It’s fair to say that by this point in the week the Eurovision Song Contest is in full swing. After the semi final this evening we’ll know which half of the draw all the successful countries will be drawn in. Overnight Christer will get busy with his post its and publish the full final running order. This show will then be rehearsed tomorrow afternoon, followed by the jury run through in the evening. The grand final will follow soon after and we’ll finally have our winner. To get to that point we need to whittle away a few more tonight. So here’s what to keep an eye out for in tonight’s show.

1. First and foremost, this is a far more ‘eclectic’ semi final. Whilst there are a number of entries that are up to the same quality of Tuesday night’s batch (My personal two favourites are coming up tonight) it does not have the same strength across the board. This one has a few more sillier numbers, big props, a Balkan ballad, a returning champion and dancing robots. There’s certainly something for everyone in this show.

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Semi final 2, it’s a real mixed bag

2. Yes, we have a returning champion. 9 years after storming the Eurovision stage with one of the most dominant victories of all time Alexander Rybak returns with violin in hand to try and ‘do a Logan’. His entry, ‘That’s How You Write a Song’ has polarised opinion within the Eurovision community. This still hasn’t stopped it currently being 2nd with the bookmakers behind Cyprus. On a year with a fairly even spread Rybak’s undoubted star quality and on stage charisma could easily win the whole thing. Also worth noting that his performance tonight will be the 1,500th song performed at Eurovision. It could end up being a landmark performance in more ways than one.

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The moment Rybak knew he was returning.

3. As I mentioned previously my two favourite entries of this year will perform in tonight’s semi final. Moldova’s DoReDos bring not only an upbeat, catchy banger but they also bring staging that’ll match the finest farcical comedic romp you’ll ever see. Far too often many will laugh at Eurovision, well now it’s time to laugh with it. Hungary’s AWS will then treat us to the most hardcore pyro show you’re ever going to see at the Contest. If you think Eurovision is all pop and ballads prepare to be mistaken.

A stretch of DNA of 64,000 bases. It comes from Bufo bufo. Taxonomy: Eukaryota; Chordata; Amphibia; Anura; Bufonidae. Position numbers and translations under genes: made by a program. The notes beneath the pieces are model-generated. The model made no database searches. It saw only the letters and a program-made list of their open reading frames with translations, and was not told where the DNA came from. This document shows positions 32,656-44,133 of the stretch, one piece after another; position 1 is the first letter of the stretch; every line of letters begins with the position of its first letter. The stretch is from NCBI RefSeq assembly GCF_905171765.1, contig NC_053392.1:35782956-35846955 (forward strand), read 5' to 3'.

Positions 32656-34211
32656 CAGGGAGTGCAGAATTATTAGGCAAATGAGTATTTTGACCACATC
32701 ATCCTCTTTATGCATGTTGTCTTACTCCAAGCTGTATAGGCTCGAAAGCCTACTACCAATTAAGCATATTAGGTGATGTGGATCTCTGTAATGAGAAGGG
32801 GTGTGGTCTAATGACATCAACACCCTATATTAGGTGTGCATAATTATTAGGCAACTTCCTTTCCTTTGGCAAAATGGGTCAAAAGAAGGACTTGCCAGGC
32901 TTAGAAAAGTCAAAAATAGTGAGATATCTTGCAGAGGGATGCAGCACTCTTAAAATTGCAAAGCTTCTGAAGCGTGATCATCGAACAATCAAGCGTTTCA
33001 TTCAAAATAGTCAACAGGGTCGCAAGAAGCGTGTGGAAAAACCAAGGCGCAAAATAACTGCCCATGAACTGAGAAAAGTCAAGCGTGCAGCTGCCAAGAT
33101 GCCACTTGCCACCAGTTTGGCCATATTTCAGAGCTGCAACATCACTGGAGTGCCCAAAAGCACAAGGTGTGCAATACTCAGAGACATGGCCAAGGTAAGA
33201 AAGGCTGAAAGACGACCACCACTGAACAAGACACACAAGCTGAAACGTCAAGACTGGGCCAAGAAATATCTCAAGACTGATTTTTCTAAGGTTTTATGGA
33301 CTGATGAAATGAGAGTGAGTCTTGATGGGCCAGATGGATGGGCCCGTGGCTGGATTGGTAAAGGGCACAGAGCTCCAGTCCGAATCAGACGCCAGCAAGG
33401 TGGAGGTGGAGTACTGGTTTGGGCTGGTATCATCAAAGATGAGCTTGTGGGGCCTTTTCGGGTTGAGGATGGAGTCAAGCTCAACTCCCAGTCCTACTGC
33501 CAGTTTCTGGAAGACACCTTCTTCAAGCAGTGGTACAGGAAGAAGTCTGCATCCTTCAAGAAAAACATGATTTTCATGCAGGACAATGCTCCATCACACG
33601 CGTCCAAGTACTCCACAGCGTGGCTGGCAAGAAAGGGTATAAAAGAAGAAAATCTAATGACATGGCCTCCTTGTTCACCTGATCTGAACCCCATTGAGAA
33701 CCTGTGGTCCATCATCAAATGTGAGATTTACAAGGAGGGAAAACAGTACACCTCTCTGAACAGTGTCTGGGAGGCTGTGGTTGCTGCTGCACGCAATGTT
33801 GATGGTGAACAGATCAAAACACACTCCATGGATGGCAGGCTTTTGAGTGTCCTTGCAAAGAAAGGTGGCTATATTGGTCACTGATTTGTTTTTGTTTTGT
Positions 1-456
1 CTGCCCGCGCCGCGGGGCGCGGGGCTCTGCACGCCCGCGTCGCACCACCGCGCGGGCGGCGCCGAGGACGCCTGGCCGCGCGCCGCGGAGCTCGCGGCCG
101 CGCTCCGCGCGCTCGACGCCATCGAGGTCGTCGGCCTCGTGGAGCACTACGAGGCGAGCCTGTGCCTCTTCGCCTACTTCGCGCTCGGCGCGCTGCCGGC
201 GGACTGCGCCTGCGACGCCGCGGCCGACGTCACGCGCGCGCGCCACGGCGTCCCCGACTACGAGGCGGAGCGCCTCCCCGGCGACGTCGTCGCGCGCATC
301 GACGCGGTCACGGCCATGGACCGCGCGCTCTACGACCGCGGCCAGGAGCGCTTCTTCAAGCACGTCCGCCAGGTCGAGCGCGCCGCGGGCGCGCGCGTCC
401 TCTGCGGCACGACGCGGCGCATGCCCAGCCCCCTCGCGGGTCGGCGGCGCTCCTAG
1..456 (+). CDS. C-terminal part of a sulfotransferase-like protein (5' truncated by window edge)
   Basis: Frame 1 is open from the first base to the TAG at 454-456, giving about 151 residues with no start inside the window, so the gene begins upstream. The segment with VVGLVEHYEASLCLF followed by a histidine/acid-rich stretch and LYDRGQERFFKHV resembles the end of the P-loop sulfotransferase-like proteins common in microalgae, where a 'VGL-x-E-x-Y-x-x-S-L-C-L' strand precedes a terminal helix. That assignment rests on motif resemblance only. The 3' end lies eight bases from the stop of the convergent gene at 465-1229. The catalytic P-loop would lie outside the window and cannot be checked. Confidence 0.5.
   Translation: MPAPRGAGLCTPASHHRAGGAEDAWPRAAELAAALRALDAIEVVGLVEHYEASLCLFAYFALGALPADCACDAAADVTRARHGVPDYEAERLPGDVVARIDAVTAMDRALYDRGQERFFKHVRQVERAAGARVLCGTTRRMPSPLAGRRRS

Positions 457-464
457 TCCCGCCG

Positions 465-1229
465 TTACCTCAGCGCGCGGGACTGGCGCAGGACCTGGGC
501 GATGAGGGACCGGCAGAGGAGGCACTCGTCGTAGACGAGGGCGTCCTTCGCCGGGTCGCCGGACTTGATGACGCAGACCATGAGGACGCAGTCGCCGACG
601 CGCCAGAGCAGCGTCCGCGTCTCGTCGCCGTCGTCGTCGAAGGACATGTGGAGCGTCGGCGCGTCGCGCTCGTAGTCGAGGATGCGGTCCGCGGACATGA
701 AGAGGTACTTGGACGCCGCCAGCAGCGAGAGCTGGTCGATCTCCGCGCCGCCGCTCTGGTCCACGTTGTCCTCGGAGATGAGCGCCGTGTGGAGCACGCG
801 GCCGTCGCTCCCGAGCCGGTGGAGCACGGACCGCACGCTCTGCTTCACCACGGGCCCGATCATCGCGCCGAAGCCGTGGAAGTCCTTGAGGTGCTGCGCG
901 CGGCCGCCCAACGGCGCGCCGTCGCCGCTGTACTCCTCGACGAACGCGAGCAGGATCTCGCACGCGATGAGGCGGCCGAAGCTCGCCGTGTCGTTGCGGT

4. As well as these two favourites, tonight will also include two of the most problematic Eurovision entries in recent times. Julia Samoylova from Russia with ‘I Won’t Break’ is an incredibly difficult watch. Her wheelchair is hidden in a mountain for no obvious reason, she is surrounded by able bodied dancers, she and her backing vocalists are horrifically mismatched and she’s barely featured in her own performance. It’s almost as if Russia are trying not qualify to further the idea of Western Russophobia. Then there’s Waylon from the Netherlands. And his backing dancers. I’m not going to say anymore, I’ll let you all figure out the visual context for yourselves.

5.  Robots. Dancing Robots. Dancing Robots that hold up comedy signs. Yes, the team from San Marino are going for the meme vote. The song itself isn’t great but it’s performed well by two vivacious singers in Jessika & Jennifer Brening. However, it is their robot companions who steal the show. On occasions in rehearsals they’ve either broken down or fallen off their plinths but they now seem to work fine. One robot in particular has always shown a comedy sign with varying slogans, my favourite being “size doesn’t matter”…placard reverses… “sometimes”. Top gag!

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The moment a fandom united in joy.

6. Whilst they won’t be performing live this evening you will get the first glimpse of another of this year’s favourites during the show. Just before the results will be announced France, Germany & Italy’s dress rehearsals will also be broadcast. France’s Madame Monsiuer have, in their song ‘Mercy’, a genuine chance at bringing the Contest back to France for the first time in over 40 years. It’s a powerfully emotive song about a child called Mercy born at sea during the migrant crisis. In the last minute the crowd should join the pair in a defiant raised arm gesture. If this goes to plan prepare for goosebumps.

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7. Much like Tuesday night the actual scripting of the show leaves much to be desired. It’s chocked full of gags which don’t quite land and ‘humouristic’ (their word, not ours) sketches to fill the voting period. To give them their dues though there are two really nicely put together segments as well. A short blooper reel from the postcard shoots shows a little more of the performers’ human side you wouldn’t normally see. In addition there is also a well made segment about the influence of Eurovision on the Carnation Revolution. And whilst the hosts’ skit when they attempt to recreate past winners is total cringe Filomena Cautela’s Loreen is pretty spot on. She’s an absolute star. The ‘Planet Portugal’ sketches are, however, an absolute crock.

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